Year A (November)
“This period is known as Ordinary Time” (Universal Norms, 43). Ordinary Time continues through November, but with a shift of emphasis. We are called to remember in a special way “our brothers and sisters who have fallen asleep in the hope of the resurrection” (Eucharistic Prayer II).
This page covers the period from November 1, All Saints, through the morning of November 29. On the evening of November 29, at the anticipated Sunday Mass, we move from Ordinary Time into the season of Advent and a new church year, Year B of the lectionary, the Year of Mark.
The scripture readings at Mass are arranged in a three-year cycle. This is Year A, the year of Saint Matthew, when his Gospel is read more often than the others.You can see how the Gospel of Matthew is distributed throughout the year HERE. In November we hear of eternal life and the final judgment.
The Ordinary Time color of days that do not celebrate a particular feast is green.
Sundays in Ordinary Time are sometimes replaced by a feast of higher rank. This year the Commemoration of All the Faithful Departed [All Souls’ Day] (black, violet or white) and the Feast of the Dedication of the Lateran Basilica in Rome (white) take the place of Sundays 31 and 32. The final Sunday of the church year, the 34th Sunday, is also the Solemnity of Our Lord Jesus Christ, King of the Universe [Christ the King]. This November we have only one ordinary green Sunday, the 33rd.
Thanks to our Bishops’ Conference, we have a PDF of the Liturgical Calendar for 2014.
In our parish, we have the Book of the Names of the Dead in the baptismal area. Please enter the names of your beloved departed. Names entered in earlier years are still in the book. The book is placed before the altar at Mass and we pray for all those inscribed therein.
We remember those who have died in the past year as we sing the Lux Aeterna Litany during the Preparation of the Altar and the Gifts. Each Sunday, a different set of names of the recently deceased is chanted. After each we respond “We remember.” The refrain, echoed after the cantor, is “Lux aeterna…Dona eis requiem.” This Latin phrase means “Eternal light…Give them rest.”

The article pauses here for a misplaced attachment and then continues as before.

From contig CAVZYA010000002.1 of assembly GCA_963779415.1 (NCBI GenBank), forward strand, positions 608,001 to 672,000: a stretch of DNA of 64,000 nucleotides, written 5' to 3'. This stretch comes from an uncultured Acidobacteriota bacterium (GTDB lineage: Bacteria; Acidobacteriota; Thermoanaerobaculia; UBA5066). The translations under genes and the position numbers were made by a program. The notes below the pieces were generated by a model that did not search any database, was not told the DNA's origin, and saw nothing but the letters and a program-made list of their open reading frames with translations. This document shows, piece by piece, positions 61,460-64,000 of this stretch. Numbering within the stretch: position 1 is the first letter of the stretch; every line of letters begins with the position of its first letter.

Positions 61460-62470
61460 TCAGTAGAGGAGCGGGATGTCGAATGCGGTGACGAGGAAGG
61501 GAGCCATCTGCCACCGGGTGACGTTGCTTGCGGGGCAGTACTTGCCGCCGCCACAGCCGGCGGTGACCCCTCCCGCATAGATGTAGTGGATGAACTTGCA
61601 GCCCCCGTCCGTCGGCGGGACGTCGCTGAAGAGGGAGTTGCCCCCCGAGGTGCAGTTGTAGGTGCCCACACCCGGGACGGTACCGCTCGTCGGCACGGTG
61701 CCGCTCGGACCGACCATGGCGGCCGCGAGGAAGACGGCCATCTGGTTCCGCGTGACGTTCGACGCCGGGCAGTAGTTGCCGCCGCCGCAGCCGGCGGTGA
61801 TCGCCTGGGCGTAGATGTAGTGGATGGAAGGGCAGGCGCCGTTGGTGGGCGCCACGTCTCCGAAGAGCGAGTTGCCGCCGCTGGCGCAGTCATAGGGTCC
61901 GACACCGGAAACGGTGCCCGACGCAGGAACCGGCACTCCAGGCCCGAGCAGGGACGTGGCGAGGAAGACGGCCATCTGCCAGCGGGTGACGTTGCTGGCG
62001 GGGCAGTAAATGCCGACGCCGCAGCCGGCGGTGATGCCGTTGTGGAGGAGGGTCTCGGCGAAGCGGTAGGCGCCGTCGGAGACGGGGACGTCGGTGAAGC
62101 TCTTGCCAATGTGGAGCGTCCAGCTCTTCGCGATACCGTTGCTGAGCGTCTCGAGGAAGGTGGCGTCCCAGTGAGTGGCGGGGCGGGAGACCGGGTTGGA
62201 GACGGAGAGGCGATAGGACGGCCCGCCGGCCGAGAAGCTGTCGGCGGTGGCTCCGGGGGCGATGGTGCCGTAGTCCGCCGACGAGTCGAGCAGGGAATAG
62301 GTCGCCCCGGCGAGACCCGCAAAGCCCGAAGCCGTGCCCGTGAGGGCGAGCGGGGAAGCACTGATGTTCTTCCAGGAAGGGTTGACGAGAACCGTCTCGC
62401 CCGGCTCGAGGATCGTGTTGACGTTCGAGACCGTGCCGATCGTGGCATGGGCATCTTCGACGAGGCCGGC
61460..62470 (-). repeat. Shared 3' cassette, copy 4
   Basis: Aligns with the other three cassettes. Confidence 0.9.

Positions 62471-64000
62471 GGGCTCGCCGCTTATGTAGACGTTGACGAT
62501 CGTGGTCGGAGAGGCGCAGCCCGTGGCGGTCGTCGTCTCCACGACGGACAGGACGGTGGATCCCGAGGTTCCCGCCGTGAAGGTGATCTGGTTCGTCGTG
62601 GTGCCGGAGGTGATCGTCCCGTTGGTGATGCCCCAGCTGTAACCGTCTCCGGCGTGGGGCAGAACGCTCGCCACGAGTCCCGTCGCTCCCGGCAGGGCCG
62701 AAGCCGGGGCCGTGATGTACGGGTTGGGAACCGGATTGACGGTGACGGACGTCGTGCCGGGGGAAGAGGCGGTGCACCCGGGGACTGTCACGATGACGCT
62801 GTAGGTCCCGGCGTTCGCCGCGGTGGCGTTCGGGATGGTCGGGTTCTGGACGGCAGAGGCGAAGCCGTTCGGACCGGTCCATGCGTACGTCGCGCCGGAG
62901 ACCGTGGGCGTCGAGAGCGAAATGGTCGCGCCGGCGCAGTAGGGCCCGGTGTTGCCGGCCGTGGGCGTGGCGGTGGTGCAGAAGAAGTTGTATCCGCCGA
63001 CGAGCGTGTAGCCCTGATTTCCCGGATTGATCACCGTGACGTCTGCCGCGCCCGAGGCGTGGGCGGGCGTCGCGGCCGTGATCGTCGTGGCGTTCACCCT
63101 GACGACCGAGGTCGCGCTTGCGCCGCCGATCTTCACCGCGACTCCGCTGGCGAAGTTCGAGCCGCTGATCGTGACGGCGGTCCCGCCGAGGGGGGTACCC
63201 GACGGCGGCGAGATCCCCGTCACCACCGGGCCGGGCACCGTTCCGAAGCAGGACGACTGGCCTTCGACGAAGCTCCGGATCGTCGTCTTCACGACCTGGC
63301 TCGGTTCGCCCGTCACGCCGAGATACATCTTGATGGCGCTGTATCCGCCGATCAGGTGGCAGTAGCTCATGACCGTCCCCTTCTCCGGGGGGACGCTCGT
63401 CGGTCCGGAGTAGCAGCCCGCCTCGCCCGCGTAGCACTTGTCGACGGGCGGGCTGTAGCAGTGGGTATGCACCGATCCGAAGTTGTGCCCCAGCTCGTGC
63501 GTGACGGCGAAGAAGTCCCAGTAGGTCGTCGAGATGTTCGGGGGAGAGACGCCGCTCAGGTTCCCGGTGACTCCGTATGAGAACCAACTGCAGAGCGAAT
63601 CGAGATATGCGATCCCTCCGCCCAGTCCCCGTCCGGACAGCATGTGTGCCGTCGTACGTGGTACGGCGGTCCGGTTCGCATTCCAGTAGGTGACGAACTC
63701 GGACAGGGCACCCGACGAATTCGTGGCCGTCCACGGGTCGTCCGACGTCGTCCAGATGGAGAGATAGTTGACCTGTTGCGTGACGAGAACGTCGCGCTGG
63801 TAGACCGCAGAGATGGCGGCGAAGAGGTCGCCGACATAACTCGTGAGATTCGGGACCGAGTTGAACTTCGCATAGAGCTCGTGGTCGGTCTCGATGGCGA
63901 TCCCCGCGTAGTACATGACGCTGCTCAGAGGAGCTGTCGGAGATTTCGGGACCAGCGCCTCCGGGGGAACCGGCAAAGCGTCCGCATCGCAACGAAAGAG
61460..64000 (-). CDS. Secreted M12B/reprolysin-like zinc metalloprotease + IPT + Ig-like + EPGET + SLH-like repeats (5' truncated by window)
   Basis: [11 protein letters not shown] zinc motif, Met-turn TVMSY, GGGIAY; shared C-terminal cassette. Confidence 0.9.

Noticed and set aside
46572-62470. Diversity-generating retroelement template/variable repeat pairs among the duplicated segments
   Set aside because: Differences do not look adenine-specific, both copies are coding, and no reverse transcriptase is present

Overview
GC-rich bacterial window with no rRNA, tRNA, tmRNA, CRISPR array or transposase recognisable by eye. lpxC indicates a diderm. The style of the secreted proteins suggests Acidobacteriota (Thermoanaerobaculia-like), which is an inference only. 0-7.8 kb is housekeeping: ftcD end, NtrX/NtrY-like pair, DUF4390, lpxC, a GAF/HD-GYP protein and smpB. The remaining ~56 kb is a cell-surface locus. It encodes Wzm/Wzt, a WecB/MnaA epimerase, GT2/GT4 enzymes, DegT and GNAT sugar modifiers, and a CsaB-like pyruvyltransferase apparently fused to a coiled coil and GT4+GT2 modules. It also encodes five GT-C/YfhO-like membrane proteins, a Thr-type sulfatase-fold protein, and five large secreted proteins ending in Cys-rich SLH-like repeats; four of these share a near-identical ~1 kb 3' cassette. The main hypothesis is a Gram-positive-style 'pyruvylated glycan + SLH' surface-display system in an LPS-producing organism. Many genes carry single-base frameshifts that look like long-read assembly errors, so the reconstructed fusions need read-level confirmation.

We remember what awaits God’s faithful servants as we sing “God’s holy city, where all the saints are living…may we one day join them, where all the saints are living.” The verses pray for the repose of departed souls.
New Mass Music
Before Mass this year, we will learn a new set of acclamations of the Eucharistic Prayer for the season of Advent. We will sing the Holy, We proclaim, and Amen from Richard Proulx’s Missa Emmanuel Mass setting, based on O Come, O Come, Emmanuel.
We’ll sing old and new hymns, but the musical core of our worship is the service music of Mass.
This is a traditional time to visit the graves of our departed loved ones.
Eternal rest grant unto them, O Lord.
And let perpetual light shine upon them.
May they rest in peace.
May their souls and the souls of all the faithful departed,
through the mercy of God, rest in peace.
Preparing for Advent
View the listing of events on the right or select the Full Liturgical Calendar link below to do the following:
- Stay current with the liturgical calendar and life of St. Jude parish.
- Prepare for Sunday Mass by reflecting on the Scripture readings.
- Read stories of the saints and how they tried to follow the gospel.
- Learn about the catholic customs for the feasts and festivals which are celebrated by the church throughout the world.
- Bring liturgy into your home to celebrate the season.